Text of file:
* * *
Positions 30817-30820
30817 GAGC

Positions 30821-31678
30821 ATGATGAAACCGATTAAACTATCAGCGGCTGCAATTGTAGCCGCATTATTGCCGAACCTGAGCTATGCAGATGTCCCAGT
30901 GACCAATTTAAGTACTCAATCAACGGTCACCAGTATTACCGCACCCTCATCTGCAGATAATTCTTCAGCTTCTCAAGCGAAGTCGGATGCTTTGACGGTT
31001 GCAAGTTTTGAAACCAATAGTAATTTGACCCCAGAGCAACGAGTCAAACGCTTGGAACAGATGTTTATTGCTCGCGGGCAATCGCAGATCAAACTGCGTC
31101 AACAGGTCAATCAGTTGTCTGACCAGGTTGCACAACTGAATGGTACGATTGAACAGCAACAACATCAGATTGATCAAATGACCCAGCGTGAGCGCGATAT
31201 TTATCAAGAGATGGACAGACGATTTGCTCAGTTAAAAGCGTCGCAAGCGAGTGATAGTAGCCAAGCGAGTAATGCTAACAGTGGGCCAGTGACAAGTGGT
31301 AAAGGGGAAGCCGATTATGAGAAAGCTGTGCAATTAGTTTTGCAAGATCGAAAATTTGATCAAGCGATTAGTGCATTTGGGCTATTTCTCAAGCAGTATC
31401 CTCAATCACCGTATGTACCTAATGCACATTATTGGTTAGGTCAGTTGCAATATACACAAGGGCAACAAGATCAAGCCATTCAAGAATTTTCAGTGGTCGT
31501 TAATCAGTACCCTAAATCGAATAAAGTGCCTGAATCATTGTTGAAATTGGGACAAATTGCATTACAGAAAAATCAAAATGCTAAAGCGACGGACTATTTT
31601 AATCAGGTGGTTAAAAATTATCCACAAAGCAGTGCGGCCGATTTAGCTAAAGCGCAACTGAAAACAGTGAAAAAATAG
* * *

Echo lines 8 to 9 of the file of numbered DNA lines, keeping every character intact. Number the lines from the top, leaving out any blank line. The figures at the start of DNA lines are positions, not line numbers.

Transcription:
31201 TTATCAAGAGATGGACAGACGATTTGCTCAGTTAAAAGCGTCGCAAGCGAGTGATAGTAGCCAAGCGAGTAATGCTAACAGTGGGCCAGTGACAAGTGGT
31301 AAAGGGGAAGCCGATTATGAGAAAGCTGTGCAATTAGTTTTGCAAGATCGAAAATTTGATCAAGCGATTAGTGCATTTGGGCTATTTCTCAAGCAGTATC